A glimpse of the future of human resources

Carl Frey and Michael Osborne’s seminal 2013 paper on The Future of Employment: How Susceptible Are Jobs To Computerisation? offers hope for some and concern for others. The study takes the Keynesian view that the “discovery of means of economising the use of labour [will] outrun the pace at which we can find new uses for labour”. It makes concrete predictions of the probability that specific roles will be automated.

The paper finds that those filling human resources transactional roles, such as payroll and time-keeping, are almost certain (97 per cent) to become unemployed as technology takes over. Crucially, Frey and Osborne forecast that those in management roles are extremely safe in their positions, with just a 0.055 per cent chance of being replaced by technology.

HR then is on a course to become far less transactional and far more strategic. But what skills will the HR director of 2030 need to pack for this journey into the future?

The 2030 workforce will be very different to that of today.

The United Nations forecasts that the world’s population will have grown to 8.5 billion in 2030, compared with 7.3 billion in 2015. A falling fertility rate in Europe will enable economies to reap a demographic dividend as the proportion of people of working age rises, potentially allowing health and education to be better funded.

There will also be a higher proportion of older people working. Life expectancy is set to increase in all major countries by 2030 with women born in South Korea expected to live an average of more than 90 years. Retirement age is certain to increase as a result and will have reached 67 in the UK by 2028.

The HR professional of 2030 will have to consider the implications of managing more older people, many with managed health conditions that might have been fatal in earlier decades. There will be some HR challenges. Business travel will no longer be primarily a young person’s game, and directors will need to consider the need potentially for more emergency assistance and higher business travel insurance premiums.

The job-for-life culture of the last century, already ailing, will be dead and buried by 2030. McKinsey says that between 20 and 30 per cent of the working population is already working in the on-demand or gig economy, and these contingent workers are likely to become more commonplace as companies aim to rightsize themselves for future economic conditions where disruption will come faster and from every part of the world. For the future HR chief, the key challenge will be to engender company loyalty.

Faster business cycles and new disruptive technologies mean that the core competency required of employees will be the ability to adapt to swift change.

Technology is likely to make finding the right talent easier and also reduce unintentional bias in the recruitment process

A recent survey by Manpower of 19,000 millennials around the world and their expectations from the workplaces of the future revealed a commitment to continuous skills development, with 93 per cent of respondents seeking lifelong learning and willing to pay for it themselves if necessary.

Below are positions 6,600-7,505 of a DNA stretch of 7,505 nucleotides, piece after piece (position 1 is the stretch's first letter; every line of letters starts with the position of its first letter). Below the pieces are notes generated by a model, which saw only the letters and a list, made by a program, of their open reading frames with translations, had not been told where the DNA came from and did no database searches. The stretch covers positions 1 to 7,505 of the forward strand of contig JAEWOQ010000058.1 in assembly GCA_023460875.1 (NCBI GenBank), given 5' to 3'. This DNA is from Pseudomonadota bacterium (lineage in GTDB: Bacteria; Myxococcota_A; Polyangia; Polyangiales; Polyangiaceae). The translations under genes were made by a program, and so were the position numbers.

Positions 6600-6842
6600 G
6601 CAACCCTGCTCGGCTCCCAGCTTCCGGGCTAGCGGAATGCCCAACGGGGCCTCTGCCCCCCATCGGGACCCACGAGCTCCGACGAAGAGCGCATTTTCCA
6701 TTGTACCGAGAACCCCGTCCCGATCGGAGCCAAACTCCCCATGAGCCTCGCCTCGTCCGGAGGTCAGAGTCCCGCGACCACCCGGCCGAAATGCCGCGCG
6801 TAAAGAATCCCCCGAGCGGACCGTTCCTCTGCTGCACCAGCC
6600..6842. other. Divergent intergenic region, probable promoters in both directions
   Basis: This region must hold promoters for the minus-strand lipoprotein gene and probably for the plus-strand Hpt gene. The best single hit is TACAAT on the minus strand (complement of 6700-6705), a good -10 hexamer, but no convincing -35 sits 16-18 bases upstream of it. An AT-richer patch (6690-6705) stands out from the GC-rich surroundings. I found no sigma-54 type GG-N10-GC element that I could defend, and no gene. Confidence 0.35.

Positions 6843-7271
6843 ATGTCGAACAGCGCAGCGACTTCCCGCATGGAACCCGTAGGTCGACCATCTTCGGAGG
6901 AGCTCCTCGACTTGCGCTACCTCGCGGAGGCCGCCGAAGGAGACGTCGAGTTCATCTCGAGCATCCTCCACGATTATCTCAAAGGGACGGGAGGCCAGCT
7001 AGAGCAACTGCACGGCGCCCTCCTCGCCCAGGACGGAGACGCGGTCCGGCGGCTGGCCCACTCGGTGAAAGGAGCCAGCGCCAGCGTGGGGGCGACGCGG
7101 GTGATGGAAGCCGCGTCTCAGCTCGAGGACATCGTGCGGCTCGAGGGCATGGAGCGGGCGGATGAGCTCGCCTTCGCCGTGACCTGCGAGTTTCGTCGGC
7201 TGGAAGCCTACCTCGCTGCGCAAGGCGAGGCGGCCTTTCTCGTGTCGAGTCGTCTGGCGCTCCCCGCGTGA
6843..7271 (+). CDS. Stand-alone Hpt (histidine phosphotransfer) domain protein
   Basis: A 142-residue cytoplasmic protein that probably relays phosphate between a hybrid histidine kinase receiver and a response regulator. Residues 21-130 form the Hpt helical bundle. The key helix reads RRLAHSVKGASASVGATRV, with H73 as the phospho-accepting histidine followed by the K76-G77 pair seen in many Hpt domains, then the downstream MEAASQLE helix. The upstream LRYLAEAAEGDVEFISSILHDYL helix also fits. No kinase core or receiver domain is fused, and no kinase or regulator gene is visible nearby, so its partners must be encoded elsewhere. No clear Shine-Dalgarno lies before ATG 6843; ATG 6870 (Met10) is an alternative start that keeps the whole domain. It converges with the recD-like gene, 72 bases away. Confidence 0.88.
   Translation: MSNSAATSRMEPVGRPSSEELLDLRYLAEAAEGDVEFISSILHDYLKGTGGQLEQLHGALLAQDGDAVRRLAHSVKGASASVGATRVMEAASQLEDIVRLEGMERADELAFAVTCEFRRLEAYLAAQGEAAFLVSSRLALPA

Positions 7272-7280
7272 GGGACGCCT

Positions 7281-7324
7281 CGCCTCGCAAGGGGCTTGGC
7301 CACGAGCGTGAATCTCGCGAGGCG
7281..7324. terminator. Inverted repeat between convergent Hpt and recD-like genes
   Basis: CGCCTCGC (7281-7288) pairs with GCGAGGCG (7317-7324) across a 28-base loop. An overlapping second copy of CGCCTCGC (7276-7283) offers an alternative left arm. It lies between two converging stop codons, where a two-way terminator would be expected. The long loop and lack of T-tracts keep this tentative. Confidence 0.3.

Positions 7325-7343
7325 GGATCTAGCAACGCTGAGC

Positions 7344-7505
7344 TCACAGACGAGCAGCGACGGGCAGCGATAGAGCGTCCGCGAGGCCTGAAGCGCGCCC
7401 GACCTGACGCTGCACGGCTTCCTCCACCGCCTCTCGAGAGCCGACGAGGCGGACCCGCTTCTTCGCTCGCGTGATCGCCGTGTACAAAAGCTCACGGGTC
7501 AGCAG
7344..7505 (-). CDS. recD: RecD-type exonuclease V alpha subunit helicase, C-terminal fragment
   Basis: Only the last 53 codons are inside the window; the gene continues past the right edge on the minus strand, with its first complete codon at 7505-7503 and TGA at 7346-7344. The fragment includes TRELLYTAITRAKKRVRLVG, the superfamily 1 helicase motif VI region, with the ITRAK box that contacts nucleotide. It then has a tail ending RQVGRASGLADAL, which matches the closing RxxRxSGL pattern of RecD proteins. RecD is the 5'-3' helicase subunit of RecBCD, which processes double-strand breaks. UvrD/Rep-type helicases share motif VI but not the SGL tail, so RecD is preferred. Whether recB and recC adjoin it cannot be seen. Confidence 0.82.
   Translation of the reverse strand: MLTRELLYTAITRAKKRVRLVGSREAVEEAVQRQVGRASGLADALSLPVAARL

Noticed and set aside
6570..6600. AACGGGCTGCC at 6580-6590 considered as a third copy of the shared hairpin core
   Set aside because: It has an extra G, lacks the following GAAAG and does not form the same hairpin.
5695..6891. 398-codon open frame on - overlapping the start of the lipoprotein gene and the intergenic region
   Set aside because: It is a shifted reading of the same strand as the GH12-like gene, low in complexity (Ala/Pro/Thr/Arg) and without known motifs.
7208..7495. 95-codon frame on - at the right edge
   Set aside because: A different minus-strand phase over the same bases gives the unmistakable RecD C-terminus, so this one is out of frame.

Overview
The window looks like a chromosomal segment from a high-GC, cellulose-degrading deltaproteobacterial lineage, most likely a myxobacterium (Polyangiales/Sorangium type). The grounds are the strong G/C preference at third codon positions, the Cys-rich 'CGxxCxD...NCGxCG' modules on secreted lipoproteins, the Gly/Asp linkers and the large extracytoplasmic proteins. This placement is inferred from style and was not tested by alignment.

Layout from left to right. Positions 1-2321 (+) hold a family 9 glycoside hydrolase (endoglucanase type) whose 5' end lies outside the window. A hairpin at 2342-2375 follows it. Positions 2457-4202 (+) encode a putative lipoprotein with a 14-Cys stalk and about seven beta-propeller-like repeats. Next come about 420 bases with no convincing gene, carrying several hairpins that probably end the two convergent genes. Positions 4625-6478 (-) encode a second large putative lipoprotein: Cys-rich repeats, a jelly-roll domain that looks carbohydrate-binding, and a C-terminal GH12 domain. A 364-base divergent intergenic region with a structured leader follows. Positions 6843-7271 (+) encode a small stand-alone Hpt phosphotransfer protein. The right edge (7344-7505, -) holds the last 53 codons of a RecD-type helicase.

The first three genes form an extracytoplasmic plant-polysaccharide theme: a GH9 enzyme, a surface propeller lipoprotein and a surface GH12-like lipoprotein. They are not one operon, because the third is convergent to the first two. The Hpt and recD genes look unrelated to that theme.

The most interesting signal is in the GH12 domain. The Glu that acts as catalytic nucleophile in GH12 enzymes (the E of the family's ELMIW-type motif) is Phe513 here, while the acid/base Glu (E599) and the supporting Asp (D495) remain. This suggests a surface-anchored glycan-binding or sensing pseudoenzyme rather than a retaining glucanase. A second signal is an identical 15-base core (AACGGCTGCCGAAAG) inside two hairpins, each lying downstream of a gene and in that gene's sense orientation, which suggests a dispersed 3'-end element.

Technology is likely to make finding the right talent easier and also reduce unintentional bias in the recruitment process.

CVs as we know them may finally expire, replaced instead by a sort of LinkedIn on steroids. It will instead be a living-and-breathing record of a person’s experience, skills, competencies and potential, drawn from a collaborative pool of sources, including the individual, their past and current employers, and their social connections.

As a result of this smart-matching, workforces are going to become far more diverse than today and people skills, counter-intuitively, may become more important as technology becomes omnipresent, and cross-cultural and cross-generational teams become the norm.

The future HR chief will need to be workplace agnostic. As the population becomes more urbanised, the upward pressure on property prices will continue to grow, making large central offices unaffordable and contributing to the rise of remote working. The idea of teleworkers using immersive virtual reality headsets to interact with their colleagues from around the world is not so far fetched.

The challenge for HR will be one of replacing water-cooler moments and after-work drinks with interactions that are meaningful and conducive to better working.

Employees of the future will be analysed in unprecedented detail and in real time. Cisco predicts that by 2030 there will be half a trillion smart devices in the internet of things. Every aspect of productivity will come under scrutiny as a result.

Those employees whose roles have not been automated will be monitored in real time to ensure they are happy; it could be a case of monitoring inflexions in their voices for stress as they carry out a search that would have been typed in earlier years. Behind the scenes, an algorithm will note this and automatically provide them with a different task that is more suited to their current state of mind.

In 2030, people skills will still be required, but data science and forecasting skills, and the ability to design and tweak algorithms, will be even more essential. As a result, the HR director of the future will have an unprecedented ability to drive competitive advantage and lay claim to a strategic seat on the board.